"I think I haven't been able to juggle it all successfully, to be honest," Krithi told MTV News. "There's always one category or the other that has been slipping but I've just been trying to be kinder to myself." She’s also taking on these responsibilities while navigating her own grief: The high school senior had been looking forward to rites of passage like prom and graduation, both of which have been cancelled.
Even just the chaos of new schedules can radically shift expectations for young people. Clara Richards, a 17-year-old high school student in North Carolina, was used to school starting at 7 a.m., followed by track practice, horseback riding, or work, depending on the season. Her school’s closure upended that routine. “Basically, as both a child and as a student, it feels like the general expectation is that I’m on summer break yet I still have a lot of work to do,” she said. While Clara has some Zoom calls, most of her schoolwork is self-directed, which means constantly checking email, Canvas, Google Classrooms, and individual teacher’s websites, because she’s constantly worried about missing something. As a result, she’s had to define what she prioritizes.
“The problem for me then is that it’s so hard to factor in time for decompression and “downtime,” Clara added. “I’m just not going to prioritize that when I have a paper to write or notes to take.”
Clara feels extra pressure to be productive, but that she often doesn’t hear back from teachers when she turns work in online, which limits her ability to push herself. Remote learning has even changed the way she unwinds after the school day ends. “Since all my school stuff moved online, I don’t ‘recharge’ by watching TV or going on the internet,” she said. “It just holds no appeal anymore.”
A common misconception in the era of social distancing is one of hyper-productivity, as though more free time is a given for young people whose schedules have shifted significantly. Yet challenges to write the next great novel or establish a new workout routine ignore the fact that getting from one day to the next should be enough — and rest can actually assist in keeping people healthy.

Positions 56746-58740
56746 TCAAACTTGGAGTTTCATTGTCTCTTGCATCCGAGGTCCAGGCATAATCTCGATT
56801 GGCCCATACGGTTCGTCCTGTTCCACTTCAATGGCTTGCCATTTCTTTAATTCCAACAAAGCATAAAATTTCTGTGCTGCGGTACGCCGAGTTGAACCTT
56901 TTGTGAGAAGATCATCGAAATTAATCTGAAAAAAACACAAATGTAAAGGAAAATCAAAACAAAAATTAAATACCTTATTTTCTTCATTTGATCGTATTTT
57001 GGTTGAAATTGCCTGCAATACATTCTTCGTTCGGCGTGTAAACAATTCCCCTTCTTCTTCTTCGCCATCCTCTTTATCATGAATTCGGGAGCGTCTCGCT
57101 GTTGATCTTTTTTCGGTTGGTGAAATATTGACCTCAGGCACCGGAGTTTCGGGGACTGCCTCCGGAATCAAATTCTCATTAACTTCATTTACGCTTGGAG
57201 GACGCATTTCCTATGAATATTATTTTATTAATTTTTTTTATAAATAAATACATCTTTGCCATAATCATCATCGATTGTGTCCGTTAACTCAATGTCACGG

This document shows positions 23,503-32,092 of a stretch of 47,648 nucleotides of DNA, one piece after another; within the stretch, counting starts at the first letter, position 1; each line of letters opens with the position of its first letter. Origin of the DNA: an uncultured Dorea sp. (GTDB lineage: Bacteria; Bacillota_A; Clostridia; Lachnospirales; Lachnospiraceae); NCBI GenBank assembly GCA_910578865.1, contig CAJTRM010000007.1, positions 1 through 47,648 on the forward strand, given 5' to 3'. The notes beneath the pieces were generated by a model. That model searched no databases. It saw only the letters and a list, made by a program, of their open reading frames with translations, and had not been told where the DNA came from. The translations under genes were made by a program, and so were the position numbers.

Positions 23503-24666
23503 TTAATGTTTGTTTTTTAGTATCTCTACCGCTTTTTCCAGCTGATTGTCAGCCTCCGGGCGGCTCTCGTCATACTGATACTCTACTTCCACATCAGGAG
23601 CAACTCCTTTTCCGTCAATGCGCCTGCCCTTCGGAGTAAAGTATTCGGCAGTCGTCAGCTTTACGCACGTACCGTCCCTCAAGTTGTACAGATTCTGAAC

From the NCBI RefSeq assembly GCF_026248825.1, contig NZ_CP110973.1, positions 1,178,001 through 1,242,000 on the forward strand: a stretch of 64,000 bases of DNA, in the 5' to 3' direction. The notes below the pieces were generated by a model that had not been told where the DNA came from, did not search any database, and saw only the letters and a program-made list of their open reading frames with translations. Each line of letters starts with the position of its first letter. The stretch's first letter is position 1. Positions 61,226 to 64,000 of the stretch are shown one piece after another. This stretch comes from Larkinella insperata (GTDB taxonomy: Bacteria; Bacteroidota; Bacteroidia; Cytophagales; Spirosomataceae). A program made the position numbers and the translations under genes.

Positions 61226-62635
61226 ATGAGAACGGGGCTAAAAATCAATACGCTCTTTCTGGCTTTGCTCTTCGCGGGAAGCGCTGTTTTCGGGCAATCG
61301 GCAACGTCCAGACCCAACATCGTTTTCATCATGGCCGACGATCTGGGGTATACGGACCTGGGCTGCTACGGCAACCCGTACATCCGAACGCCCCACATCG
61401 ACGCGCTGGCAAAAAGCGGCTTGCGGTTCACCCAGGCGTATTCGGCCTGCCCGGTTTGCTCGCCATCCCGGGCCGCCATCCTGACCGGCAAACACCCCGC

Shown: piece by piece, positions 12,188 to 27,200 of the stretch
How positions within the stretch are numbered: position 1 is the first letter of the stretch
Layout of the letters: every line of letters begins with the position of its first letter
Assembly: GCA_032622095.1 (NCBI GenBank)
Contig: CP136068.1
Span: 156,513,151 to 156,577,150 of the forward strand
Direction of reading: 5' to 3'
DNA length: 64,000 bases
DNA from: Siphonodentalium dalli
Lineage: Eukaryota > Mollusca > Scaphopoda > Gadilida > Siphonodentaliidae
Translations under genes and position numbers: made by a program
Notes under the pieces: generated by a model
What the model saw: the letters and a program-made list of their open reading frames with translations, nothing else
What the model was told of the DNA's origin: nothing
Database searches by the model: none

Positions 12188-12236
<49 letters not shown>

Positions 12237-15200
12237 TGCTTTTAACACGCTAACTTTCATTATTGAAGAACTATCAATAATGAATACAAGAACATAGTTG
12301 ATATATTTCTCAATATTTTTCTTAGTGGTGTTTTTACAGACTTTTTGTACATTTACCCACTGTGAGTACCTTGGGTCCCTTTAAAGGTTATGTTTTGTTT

That’s the case for 17-year-old Victor Ye, who admitted he feels pressure to be extra productive in the face of school closures. “I have always been a person that maximized my schedule with activities and tasks, he told MTV News. While the California teen appreciates that he can stay in touch with friends and teachers online, he misses spending valuable time with them before his high school career ends and friends scatter to different universities.
“I wish people knew that the impact of COVID-19 on students extends farther than just the academic component,” he said. “We have spent a lot of our lives at school; it has not only been a safe haven, but also a place where we cultivated great friendships and relationships. Technology cannot replace the human interaction that helps us socialize in a meaningful way.”
According to Gold, it’s normal for many students to experience a sense of grief in watching what you’ve been working for your entire life fall apart. “You're going home, you're doing classes at home, home might be unsafe, you might not have your summer internship, you might not have a job, you might not be able to get a job,” Gold said. Life is in complete disarray, and many young people “don’t have a sense of purpose” and feel “very lost,” she added, given that the life they knew, up until this point, operated in four-year chunks devoted to academic milestones and seasonal structures.
Now, COVID-19 has interrupted what it means to be a student, and a young person preparing to forge their way in the world with more questions than answers. Their stressors aren’t invisible; they’re the new normal.
"It's terrifying. Absolutely terrifying," Krithi said. She doesn’t know how to prepare for adulthood right now, but she’s being forced to learn in real time.